White matter alterations evident before psychosis development

Published on November 13, 2012 at 5:15 PM · No Comments

By Mark Cowen, Senior medwireNews Reporter

Results from a UK study show that white matter (WM) integrity is reduced in patients at ultra-high risk (UHR) for psychosis, although to a lesser extent than in first-episode psychosis (FEP) patients.

The team also found that UHR patients who go on to develop full-blown psychosis have greater WM deficits than those who do not.

The findings, published in Schizophrenia Bulletin, suggest that "the onset of schizophrenia may be associated with a progressive reduction in the integrity of the frontal WM," say Francesco Carletti (King's College London) and team.

The researchers studied 32 individuals at UHR for psychosis, 15 patients with FEP, and 32 mentally healthy individuals (controls).

All of the participants were assessed for WM integrity using magnetic resonance imaging. Patients in the UHR group were also scanned 28 months later and differences between those who did (n=8) and did not (n=24) develop schizophrenia during the interval were analyzed.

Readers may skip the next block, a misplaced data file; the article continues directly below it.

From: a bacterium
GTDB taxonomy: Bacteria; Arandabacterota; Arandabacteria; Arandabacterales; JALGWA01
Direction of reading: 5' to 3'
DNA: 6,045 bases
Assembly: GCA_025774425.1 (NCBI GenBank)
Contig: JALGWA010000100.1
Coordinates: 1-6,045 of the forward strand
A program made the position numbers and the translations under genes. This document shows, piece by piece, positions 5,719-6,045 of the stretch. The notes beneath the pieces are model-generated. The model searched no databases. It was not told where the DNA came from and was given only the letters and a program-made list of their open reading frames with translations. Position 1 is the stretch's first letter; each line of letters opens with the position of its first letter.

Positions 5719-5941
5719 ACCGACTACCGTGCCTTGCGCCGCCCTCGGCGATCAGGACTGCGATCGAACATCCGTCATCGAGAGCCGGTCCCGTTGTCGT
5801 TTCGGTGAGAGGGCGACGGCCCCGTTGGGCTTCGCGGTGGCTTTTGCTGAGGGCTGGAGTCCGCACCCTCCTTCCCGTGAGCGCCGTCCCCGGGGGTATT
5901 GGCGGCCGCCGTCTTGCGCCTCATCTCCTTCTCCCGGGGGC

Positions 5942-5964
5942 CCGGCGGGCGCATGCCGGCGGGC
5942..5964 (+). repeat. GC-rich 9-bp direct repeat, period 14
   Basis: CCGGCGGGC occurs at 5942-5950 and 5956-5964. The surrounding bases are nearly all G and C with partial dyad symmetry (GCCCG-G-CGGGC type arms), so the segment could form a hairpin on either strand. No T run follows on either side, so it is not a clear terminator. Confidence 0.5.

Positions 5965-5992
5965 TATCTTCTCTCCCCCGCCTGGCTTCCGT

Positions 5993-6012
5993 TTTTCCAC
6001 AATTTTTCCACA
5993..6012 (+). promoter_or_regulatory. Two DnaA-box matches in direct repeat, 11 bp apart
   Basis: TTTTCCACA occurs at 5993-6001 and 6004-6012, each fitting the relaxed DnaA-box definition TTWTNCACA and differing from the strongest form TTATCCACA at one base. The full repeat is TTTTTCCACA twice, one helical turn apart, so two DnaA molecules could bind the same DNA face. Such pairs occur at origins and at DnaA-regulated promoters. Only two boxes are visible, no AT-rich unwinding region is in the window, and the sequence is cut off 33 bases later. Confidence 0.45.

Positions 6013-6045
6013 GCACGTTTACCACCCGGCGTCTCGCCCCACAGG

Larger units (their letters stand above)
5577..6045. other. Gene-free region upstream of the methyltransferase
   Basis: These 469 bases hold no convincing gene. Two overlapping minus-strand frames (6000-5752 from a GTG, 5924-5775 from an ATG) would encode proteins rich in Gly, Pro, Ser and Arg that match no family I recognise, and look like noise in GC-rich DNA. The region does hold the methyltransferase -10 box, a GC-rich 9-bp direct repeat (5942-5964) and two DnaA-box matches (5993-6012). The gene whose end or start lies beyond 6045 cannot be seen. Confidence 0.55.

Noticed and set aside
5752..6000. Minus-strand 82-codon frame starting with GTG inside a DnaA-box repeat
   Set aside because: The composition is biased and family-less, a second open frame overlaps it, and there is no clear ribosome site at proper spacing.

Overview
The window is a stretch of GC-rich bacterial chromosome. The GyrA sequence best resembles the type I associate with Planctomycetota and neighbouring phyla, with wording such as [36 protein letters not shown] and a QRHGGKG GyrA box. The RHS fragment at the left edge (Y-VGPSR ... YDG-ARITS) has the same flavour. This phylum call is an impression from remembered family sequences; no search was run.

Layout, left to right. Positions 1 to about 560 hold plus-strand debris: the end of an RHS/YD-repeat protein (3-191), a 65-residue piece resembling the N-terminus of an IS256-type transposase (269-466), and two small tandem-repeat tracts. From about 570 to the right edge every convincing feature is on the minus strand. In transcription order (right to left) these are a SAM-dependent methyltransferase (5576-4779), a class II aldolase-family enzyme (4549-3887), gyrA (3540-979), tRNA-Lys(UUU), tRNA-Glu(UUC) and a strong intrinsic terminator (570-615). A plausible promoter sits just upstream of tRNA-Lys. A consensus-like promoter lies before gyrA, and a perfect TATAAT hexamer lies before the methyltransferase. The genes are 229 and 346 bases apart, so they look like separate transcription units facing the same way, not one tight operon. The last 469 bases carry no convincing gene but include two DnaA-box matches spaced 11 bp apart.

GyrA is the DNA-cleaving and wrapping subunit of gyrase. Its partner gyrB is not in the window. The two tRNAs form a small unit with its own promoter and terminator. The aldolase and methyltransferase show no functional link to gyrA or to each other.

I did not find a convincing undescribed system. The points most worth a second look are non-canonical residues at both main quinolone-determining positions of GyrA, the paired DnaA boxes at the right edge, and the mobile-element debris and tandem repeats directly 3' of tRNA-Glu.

At baseline, the team found significant differences among the groups in fractional anisotropy values (FA) in two brain clusters. The first cluster comprised the splenium and body of the corpus callosum, the left inferior and superior longitudinal fasciculus (SLF), and the left inferior frontooccipital fasciculus. The second cluster included the right external capsule, the retrolenticular part of the right internal capsule, and the right posterior corona radiata.

In both clusters, FA values were lowest in the FEP group, highest in controls, and intermediate in the UHR group.

The three groups also showed significant differences in radial diffusivity across widespread brain regions, with diffusivity being greatest in the FEP group, lowest in controls, and intermediate in the UHR group.

Among the UHR patients, those who subsequently developed schizophrenia showed a progressive reduction in FA values in the left frontal region, whereas no such progressive reductions were observed in those who did not develop schizophrenia.

Carletti et al conclude: "These data suggest that the UHR state is associated with reduced WM integrity in similar areas to those affected in first-episode psychosis, but to a lesser degree.

"Furthermore, we have provided the first evidence that the onset of psychosis in UHR subjects may be associated with a longitudinal progression of abnormalities in the left frontal WM."

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